If you have an ACS member number, please enter it here so we can link this account to your membership. (optional)

ACS values your privacy. By submitting your information, you are gaining access to C&EN and subscribing to our weekly newsletter. We use the information you provide to make your reading experience better, and we will never sell your data to third party members.



Evox Therapeutics raises $45 million for exosome therapies

Oxford spin-off’s lead program aims to treat a lysosomal storage disorder by crossing the blood-brain barrier

by Ryan Cross
September 5, 2018 | A version of this story appeared in Volume 96, Issue 36

An artist's rendition of an exosome entering a cell.
Credit: Evox Therapeutics
Evox uses exosomes (left) to shuttle drugs across cells (right).

Biotech investors and drug companies are slowly warming up to a new drug delivery strategy that uses exosomes, lipid vesicles naturally secreted by cells, to get drugs into places they normally can’t go. Oxford, England-based Evox Therapeutics is the latest start-up to raise significant funds—$45.4 million in its series B financing round—to move its experimental exosome therapies closer to the clinic.

Neuroscientist Matthew J. A. Wood co-founded Evox in 2016 based on research at the University of Oxford in which he used exosomes in mice to deliver RNA drugs across the normally impassable blood-brain barrier.

Now Evox is disclosing the first details about its surprisingly diverse drug pipeline. Its most advanced program is for Niemann-Pick disease type C, a rare genetic condition in which a faulty protein causes an accumulation of cholesterol and lipids in the brain, liver, spleen, and other tissues. The buildup is particularly dangerous in the brain, where it leads to disability and early death.

Evox hopes to treat the disease by packaging functional copies of the protein in exosomes, which in animal studies helped shuttle the protein into many organs, including the brain, CEO Antonin de Fougerolles says. The program is just a starting point, he adds. Niemann-Pick disease is one of dozens of lysosomal storage disorders that potentially could be treated with a similar method.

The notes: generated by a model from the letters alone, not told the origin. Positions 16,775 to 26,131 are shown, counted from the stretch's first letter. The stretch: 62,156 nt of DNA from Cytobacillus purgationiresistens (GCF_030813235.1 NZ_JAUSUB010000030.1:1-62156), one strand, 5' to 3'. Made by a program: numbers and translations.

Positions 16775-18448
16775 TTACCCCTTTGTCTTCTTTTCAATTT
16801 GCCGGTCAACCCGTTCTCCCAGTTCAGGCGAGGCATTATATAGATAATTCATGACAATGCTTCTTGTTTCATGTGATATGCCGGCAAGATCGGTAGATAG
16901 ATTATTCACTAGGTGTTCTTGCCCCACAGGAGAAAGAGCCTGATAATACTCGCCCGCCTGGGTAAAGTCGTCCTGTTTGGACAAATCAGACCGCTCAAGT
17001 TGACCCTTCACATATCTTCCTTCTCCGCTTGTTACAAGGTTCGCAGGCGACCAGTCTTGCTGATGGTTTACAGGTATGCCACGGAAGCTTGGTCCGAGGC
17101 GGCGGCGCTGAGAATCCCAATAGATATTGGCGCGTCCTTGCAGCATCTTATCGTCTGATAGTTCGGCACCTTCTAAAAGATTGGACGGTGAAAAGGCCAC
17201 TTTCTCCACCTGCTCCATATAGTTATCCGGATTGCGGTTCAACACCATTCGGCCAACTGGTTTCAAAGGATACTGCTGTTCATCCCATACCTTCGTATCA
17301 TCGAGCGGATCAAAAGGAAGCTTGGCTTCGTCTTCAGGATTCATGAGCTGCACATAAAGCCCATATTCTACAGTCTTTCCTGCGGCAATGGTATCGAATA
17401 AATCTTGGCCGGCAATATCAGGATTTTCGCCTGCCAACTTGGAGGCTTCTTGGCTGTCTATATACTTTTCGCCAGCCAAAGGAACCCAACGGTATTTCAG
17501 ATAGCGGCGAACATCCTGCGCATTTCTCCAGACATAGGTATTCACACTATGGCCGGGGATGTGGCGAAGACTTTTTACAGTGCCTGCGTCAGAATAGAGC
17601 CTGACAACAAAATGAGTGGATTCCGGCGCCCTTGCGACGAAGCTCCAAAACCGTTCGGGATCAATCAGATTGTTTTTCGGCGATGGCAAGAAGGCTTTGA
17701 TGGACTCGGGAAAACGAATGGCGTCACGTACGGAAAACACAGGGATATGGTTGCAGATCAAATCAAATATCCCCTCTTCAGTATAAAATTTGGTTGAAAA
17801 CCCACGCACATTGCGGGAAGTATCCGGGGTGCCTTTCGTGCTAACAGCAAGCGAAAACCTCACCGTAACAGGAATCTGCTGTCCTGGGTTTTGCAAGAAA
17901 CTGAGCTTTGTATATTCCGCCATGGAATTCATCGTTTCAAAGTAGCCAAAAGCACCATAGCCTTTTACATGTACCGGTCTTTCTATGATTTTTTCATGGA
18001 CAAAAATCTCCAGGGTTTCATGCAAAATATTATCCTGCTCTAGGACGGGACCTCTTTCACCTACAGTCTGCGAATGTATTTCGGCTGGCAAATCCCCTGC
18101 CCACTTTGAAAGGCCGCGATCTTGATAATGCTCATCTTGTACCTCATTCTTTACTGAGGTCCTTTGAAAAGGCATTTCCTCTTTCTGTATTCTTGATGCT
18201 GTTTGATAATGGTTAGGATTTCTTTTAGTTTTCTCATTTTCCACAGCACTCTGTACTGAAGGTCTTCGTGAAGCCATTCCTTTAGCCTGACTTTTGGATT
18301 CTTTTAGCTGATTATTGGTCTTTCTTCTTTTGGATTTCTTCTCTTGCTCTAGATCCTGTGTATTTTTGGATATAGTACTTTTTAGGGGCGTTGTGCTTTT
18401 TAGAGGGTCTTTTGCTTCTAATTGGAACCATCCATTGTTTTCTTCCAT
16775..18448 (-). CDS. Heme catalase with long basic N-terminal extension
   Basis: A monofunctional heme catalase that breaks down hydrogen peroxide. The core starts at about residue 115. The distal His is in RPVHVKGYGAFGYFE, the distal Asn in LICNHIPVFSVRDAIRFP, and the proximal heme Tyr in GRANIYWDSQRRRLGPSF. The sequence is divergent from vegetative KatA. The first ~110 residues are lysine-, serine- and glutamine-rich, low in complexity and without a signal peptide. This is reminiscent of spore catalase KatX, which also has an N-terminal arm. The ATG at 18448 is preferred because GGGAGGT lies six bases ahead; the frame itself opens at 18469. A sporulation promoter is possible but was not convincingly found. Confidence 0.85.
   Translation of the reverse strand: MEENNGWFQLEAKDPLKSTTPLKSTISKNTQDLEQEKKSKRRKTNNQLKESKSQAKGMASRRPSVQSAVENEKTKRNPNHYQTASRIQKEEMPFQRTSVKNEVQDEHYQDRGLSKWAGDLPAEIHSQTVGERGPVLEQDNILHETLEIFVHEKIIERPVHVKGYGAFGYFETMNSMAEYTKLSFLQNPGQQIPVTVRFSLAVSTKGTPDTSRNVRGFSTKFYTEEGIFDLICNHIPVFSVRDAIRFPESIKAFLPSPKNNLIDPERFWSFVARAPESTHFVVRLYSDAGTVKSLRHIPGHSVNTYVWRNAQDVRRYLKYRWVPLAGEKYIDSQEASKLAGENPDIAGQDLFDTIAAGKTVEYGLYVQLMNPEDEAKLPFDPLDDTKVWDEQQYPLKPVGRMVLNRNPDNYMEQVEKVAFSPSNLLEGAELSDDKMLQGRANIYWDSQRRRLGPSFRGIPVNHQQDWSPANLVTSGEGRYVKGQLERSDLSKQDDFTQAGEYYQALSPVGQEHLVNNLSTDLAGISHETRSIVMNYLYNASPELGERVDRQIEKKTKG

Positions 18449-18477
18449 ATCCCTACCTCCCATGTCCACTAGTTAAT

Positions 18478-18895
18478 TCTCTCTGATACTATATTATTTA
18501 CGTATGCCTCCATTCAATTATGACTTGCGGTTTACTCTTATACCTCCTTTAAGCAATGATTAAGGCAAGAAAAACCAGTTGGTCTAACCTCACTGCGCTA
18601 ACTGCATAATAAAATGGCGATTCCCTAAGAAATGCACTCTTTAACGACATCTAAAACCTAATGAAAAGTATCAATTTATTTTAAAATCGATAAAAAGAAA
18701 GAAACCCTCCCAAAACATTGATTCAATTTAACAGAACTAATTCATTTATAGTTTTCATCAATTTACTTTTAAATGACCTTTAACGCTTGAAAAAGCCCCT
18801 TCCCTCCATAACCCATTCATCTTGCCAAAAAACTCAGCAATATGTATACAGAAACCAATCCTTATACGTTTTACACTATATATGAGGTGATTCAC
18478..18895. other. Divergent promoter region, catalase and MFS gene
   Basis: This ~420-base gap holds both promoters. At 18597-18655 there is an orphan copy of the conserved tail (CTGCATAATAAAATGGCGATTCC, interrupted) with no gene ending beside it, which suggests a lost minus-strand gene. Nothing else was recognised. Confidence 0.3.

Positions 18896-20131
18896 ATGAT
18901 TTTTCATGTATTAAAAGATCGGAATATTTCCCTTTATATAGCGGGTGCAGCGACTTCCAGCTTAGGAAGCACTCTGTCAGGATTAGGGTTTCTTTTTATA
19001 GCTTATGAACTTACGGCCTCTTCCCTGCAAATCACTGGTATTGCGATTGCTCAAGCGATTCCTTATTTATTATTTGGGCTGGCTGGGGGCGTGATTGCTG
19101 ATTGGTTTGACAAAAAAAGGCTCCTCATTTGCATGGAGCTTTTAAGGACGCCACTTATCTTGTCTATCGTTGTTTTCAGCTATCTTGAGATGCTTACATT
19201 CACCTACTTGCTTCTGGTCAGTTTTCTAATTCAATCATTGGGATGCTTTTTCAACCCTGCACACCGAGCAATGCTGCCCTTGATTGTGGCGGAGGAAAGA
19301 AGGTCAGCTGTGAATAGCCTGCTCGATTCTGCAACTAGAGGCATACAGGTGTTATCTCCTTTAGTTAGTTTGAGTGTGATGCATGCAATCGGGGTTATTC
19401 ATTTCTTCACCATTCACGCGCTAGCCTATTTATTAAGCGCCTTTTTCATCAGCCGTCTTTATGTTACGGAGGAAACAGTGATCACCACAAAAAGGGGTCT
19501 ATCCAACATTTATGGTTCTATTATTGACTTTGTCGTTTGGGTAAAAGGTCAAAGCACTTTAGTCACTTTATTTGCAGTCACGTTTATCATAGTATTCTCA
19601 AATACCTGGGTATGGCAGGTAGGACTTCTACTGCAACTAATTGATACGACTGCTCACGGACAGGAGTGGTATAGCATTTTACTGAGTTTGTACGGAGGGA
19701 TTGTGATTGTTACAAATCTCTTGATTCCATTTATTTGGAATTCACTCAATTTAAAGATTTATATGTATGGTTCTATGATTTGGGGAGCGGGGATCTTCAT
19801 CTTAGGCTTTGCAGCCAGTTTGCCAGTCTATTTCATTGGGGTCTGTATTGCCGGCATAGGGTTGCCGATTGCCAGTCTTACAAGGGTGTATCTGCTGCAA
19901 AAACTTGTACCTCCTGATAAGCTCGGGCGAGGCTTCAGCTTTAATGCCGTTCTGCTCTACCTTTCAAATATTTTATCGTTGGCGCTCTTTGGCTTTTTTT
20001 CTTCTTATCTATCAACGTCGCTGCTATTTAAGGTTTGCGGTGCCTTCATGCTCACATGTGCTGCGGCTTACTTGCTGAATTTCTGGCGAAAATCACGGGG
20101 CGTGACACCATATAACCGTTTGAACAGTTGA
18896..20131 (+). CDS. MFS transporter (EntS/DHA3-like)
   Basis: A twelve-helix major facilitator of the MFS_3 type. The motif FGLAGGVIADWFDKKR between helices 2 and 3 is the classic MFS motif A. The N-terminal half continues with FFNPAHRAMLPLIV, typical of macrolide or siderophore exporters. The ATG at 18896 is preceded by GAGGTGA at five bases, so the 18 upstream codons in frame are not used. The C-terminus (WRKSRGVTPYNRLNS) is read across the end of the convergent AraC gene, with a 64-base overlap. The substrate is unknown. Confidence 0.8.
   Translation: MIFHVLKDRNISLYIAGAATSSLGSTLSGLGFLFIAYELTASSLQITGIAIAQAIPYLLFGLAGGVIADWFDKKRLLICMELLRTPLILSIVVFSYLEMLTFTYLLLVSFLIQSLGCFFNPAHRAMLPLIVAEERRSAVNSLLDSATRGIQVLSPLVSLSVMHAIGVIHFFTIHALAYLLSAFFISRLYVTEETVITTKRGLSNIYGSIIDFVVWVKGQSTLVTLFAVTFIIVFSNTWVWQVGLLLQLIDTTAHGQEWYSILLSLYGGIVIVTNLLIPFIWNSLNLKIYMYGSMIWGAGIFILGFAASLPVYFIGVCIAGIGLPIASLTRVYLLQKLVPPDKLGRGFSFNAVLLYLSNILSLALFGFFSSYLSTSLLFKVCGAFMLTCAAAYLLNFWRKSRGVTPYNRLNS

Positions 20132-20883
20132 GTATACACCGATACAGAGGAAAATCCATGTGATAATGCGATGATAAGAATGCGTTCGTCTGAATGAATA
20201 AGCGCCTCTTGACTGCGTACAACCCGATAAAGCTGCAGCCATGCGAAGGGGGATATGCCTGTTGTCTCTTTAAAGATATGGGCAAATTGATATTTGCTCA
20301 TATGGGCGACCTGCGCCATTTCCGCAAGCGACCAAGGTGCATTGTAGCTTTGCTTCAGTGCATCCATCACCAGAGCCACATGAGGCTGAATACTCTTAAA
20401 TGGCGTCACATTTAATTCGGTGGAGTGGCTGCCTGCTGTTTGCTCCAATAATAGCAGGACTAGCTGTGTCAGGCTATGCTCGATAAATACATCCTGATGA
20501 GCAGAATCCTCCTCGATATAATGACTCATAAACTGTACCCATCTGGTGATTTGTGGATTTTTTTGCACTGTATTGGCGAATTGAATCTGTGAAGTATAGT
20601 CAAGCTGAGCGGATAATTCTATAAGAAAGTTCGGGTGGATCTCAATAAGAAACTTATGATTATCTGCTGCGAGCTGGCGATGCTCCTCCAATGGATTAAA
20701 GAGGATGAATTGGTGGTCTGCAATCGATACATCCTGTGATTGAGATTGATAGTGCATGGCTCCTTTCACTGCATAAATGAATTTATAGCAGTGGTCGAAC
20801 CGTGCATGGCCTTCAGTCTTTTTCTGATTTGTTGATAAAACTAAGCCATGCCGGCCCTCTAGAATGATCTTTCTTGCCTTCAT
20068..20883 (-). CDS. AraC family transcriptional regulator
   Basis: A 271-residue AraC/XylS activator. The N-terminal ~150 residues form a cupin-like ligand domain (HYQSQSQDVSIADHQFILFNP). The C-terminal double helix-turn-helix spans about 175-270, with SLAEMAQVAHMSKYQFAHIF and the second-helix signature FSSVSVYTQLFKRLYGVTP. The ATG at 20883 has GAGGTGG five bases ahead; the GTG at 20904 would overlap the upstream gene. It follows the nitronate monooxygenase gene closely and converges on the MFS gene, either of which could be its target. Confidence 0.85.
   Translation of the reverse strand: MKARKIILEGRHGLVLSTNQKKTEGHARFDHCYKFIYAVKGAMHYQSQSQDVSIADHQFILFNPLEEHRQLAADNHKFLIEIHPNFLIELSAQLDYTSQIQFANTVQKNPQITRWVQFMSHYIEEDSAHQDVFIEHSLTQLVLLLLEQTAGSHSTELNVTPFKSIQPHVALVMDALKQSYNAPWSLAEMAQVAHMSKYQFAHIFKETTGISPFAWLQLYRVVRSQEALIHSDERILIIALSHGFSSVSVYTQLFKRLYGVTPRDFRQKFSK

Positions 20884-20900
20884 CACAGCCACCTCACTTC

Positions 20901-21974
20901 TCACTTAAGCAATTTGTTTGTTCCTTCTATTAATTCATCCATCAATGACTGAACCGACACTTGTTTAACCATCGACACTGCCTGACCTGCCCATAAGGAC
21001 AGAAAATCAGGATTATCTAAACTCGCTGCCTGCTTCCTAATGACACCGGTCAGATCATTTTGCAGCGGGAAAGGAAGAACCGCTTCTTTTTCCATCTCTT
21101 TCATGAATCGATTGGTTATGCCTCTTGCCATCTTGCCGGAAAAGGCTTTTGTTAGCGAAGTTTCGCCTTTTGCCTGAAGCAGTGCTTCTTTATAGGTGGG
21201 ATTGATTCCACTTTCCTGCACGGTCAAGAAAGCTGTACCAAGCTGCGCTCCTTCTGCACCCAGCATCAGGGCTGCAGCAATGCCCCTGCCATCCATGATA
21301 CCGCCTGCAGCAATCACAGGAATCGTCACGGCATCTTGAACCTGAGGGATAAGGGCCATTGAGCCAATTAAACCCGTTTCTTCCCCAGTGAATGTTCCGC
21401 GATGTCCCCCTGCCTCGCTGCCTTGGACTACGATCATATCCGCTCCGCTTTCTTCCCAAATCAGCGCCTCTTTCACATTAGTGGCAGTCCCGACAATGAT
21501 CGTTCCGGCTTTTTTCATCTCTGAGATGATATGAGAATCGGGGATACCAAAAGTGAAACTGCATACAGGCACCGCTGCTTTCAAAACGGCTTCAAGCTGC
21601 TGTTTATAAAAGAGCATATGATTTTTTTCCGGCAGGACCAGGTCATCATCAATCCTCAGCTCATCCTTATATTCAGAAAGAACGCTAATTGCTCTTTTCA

One of the firm’s programs uses exosomes to deliver a protein replacement therapy for another lysosomal storage disorder. Evox is also developing exosome-based therapies to deliver proteins or messenger RNA, which would make proteins once inside cells, for undisclosed metabolic disorders.

“The many potential applications of exosomes have really gotten people very interested,” de Fougerolles says. Evox previously struck a deal with Boehringer Ingelheim to use exosomes to deliver an RNA drug to tumor cells. It also has a partnership with an undisclosed company to package a small-molecule drug in exosomes for delivery into the central nervous system.

“The number of discussions that we are having now with pharmaceutical companies has expanded exponentially over the last 12 months,” de Fougerolles says. He expects the new funding will help Evox move at least one program close to human tests within two years.


This article has been sent to the following recipient:

Chemistry matters. Join us to get the news you need.